It may not be all about us humans – earthworms could be contributing to climate change too, according to a new study. What’s more, the research warns worm populations are set to boom in the next few decades. So should we be worrying about worm-induced warming?
Well, probably not in the grand scheme of things – but the humble earthworm does have more to do with greenhouse gas emissions than you might think. Earthworms don’t produce much in the way of emissions themselves. But the soil they live in does – and worms play a big part in soil.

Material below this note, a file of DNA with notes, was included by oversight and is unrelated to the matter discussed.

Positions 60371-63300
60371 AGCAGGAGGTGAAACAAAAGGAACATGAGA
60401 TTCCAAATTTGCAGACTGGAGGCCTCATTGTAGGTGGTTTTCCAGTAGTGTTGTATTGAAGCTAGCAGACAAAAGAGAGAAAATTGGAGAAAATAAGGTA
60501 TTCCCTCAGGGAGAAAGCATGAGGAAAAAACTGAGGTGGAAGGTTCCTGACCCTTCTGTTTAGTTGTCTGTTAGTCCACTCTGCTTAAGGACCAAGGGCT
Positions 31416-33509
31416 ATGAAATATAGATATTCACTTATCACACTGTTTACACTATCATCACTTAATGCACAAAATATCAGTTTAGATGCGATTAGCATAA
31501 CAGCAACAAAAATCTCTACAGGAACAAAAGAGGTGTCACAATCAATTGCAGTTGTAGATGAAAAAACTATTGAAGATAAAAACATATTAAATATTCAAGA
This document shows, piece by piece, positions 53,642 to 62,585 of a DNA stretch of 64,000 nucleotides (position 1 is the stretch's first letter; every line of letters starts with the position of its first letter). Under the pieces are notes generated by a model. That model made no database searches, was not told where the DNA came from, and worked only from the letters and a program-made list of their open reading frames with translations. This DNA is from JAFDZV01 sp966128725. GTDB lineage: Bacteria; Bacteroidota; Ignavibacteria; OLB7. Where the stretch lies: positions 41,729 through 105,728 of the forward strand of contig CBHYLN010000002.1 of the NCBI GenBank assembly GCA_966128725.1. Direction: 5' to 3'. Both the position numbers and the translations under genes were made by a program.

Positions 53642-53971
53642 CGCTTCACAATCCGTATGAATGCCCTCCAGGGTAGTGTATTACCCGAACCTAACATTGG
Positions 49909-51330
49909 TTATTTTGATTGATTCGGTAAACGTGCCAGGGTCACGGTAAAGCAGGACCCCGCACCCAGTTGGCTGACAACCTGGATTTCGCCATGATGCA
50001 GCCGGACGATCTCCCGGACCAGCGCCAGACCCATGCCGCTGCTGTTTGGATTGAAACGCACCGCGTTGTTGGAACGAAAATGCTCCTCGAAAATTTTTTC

In the new study, published in Nature Climate Change, researchers in Holland, the United States and Colombia compiled the results of 237 separate experiments from other published studies to explore earthworms’ role in global greenhouse gas emissions.
About 20 per cent of global carbon dioxide emissions and two thirds of nitrous oxide emissions come from soil. Emissions are produced by a number of natural biological processes involving plant roots and the microorganisms that live in the ground.